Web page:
In the case of The Box, Rick has been around high end studio gear long enough to know that he wasn’t hearing a $5000 difference. Perhaps a $2000 or $3000 difference, but not $5000. Philip, on the other hand, had been using the same console for so long that he no longer ‘heard’ what it was doing to his sound. He didn’t believe that a console offering similar features, but costing three and a half times more, could be worth the investment – until he heard the sound of that extra money. To badly paraphrase Cuba Gooding Jr, “Hear me the money!”

So what do you get for the extra dollars? You get that wonderful tonal character we call ‘the sound’. Good musical instruments have it, high end hi-fi gear has it, even Harley Davidson motorbikes have it. When you enter the world of expensive pro audio equipment, it’s one of the things you’re paying for.

With state-of-the-art electronics, any technician can design a circuit that satisfies the technical criteria for low noise, low distortion, wide bandwidth, linear frequency response, etc. Those old challenges have been well and truly overcome, and the circuit design process is cheap and easy. The rash of low cost, high quality products entering the market over the last decade are testament to this. They’re clean, they’re quiet, and they do a great job for the money – but few of them have ‘the sound’.

So why does it cost so much more to get that little bit extra, that elusive quality we call ‘the sound’? It costs more because you’re paying for an experienced and talented designer who knows how to build warmth and musicality into a product. These qualities don’t come cheap, and they can’t be added to an existing circuit. They have to be engineered into the circuit from the very beginning. And that’s expensive.

No matter how good a circuit’s technical specifications are, it will always contain certain non-linearities that define its characteristic ‘sound’ – for better or worse. When you buy a premium product, you’re paying for a designer who knows how to tweak those non-linearities into musically pleasing sounds. You’re paying for someone who knows how to control the harmonic content of the distortion so it sounds warm and smooth, rather than cold and harsh. You’re paying for someone who knows how to shift the energy spectrum of the noise floor into less audible frequency bands, and how to minimise the detrimental effects of phase problems and ringing.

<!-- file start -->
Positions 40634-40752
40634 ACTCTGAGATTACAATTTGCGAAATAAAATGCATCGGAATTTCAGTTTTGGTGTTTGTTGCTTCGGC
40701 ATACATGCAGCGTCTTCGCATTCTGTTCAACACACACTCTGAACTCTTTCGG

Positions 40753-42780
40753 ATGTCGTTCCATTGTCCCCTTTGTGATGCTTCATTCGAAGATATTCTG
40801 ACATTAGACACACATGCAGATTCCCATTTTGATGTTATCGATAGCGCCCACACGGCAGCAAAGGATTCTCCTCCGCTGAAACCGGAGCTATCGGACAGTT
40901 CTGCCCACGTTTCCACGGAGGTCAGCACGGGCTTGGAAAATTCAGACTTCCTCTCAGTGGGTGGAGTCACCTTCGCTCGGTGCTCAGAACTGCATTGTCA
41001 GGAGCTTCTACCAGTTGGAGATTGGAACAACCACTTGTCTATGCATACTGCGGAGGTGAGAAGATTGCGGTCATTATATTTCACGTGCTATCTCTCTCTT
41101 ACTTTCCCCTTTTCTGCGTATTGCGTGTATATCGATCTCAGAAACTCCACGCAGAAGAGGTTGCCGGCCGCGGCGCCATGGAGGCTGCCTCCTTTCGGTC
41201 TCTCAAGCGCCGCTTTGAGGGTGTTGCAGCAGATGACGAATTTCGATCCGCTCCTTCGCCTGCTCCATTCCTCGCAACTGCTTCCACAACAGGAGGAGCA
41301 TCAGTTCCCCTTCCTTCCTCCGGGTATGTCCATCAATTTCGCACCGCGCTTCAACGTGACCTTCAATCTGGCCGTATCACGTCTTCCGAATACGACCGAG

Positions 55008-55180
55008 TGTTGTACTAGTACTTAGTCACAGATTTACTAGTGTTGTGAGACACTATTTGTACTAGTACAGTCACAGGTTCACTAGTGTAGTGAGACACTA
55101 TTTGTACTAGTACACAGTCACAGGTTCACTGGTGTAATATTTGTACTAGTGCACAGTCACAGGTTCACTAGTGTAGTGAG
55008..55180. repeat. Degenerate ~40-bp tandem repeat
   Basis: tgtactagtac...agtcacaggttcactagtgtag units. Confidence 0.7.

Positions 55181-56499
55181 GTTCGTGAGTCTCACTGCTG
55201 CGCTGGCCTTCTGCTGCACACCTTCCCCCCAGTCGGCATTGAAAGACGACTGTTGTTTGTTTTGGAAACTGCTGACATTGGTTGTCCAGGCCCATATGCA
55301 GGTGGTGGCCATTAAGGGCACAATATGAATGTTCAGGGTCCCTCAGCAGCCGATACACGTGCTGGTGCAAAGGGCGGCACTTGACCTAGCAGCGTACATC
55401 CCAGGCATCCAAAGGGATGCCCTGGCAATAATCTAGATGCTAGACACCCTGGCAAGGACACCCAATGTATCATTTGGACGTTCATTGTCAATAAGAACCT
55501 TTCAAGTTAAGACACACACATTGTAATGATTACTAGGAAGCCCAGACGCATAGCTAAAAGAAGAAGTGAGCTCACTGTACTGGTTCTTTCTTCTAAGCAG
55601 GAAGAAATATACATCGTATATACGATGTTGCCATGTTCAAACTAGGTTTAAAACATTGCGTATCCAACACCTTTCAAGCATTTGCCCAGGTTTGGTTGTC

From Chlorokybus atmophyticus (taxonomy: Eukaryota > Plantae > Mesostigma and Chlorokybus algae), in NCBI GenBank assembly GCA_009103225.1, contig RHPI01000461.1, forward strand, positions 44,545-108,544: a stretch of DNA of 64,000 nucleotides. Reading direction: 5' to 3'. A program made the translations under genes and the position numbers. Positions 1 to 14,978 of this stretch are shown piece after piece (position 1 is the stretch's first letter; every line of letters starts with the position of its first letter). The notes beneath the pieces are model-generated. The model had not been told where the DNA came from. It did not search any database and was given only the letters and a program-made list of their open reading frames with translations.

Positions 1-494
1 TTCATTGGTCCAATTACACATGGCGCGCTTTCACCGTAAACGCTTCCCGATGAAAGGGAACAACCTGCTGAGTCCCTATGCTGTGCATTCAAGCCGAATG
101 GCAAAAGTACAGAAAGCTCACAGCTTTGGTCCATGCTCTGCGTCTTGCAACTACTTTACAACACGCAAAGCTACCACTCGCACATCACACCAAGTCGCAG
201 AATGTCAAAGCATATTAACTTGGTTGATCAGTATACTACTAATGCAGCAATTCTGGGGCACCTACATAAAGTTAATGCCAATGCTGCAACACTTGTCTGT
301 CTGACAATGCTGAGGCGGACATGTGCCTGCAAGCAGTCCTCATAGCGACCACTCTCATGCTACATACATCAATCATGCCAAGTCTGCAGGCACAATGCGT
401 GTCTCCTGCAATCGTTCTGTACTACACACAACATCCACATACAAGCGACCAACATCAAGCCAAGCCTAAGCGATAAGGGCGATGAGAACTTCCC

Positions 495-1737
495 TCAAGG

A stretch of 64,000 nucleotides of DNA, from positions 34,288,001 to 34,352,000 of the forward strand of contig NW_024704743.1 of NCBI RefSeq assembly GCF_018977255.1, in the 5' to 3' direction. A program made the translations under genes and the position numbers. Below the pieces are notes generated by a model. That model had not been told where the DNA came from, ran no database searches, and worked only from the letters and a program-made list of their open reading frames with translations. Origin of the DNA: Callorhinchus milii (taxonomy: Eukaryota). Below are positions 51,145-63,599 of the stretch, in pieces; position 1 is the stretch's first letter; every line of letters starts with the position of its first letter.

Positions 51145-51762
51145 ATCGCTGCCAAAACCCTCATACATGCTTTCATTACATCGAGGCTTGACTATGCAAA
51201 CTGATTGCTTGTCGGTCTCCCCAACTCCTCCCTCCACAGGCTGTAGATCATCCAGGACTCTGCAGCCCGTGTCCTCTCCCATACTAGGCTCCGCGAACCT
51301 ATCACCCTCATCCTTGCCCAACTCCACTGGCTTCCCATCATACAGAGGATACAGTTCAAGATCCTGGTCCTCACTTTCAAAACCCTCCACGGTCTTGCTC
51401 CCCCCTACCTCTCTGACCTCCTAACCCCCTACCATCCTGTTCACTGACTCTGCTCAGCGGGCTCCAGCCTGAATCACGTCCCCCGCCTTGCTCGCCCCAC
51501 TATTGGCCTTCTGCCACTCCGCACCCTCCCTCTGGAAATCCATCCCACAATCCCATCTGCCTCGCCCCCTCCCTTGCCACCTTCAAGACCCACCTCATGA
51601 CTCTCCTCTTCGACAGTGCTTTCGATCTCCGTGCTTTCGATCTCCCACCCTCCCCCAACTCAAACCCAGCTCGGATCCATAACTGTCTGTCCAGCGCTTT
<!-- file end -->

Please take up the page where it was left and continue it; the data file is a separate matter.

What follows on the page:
If all these tweaks are considered a science, then the art lies in the designer’s ability to engineer them directly into the fundamental signal path of the circuit. They are the inherent non-linearities of a circuit designed to sound warm and musical, while still satisfying all the technical criteria.

And that’s the kind of specialist designer artwork you should be paying a premium for, no matter whether you’re buying audio electronics, a prestige car, a Stradivarius violin, or a suit from Giorgio Armani. Designers of the calibre of Rupert Neve et al, have advanced the design of audio circuitry to a sonic artform. Who can put a price on that kind of talent?

I was always fond of mentioning my interactions with the other AudioTechnology writers and staff members in First Word, because it showed the sense of community that existed behind the magazine - and, ultimately, behind its success. This First Word makes references to Philip Spencer and Rick O'Neil.

Philip was my business partner in forming Alchemedia Pty Ltd, the publishing company we created for AudioTechnology. We met while working on Australian Digital magazine for The Federal Publishing Company; but, more significantly, we started Sound Australasia magazine for Pacific Publications. It would be fair to say that neither of us was particularly happy with that magazine - it started off with much promise, but was continually pushed in the direction of sensationalism and gossip. (What would you expect from a publisher of celebrity gossip magazines?!?!)

Not long after I resigned from Sound Australasia, Philip presented the idea of starting our own magazine. And thus was born AudioTechnology - the audio magazine that
I always wanted to read. Philip continues to run and grow Alchemedia, and continues to be one of the coolest guys I've ever worked with. (Anyone who could put up with the pretentious bullshit I carried on with in the early days of AudioTechnology - all with the intention of making the best audio magazine ever, of course - deserves much respect!)

In addition to being one of Australia's top mastering engineers, Rick O'Neil is a great story teller and writes a regular column for AudioTechnology that continues to this day. Called 'Last Word', it is the last thing published in each issue. By placing my somewhat serious First Word at the start and Rick's humorously provocative Last Word at the end, Rick and I formed the bookends for each issue of AudioTechnology.

Last Word began life in AudioTechnology's miserable predecessor, Sound Australasia. One day in 1996 Rick visited my office at Pacific Publications saying he wanted to write a regular column similar to the late great Stephen St Croix's 'Fast Lane' column in Mix magazine. I figured he was worth giving a chance, and it paid off: Last Word has been one of the most popular columns in AudioTechnology for more than a decade now, and Rick's name has become a household word in the Australian recording industry. He also runs a lively on-line audio forum.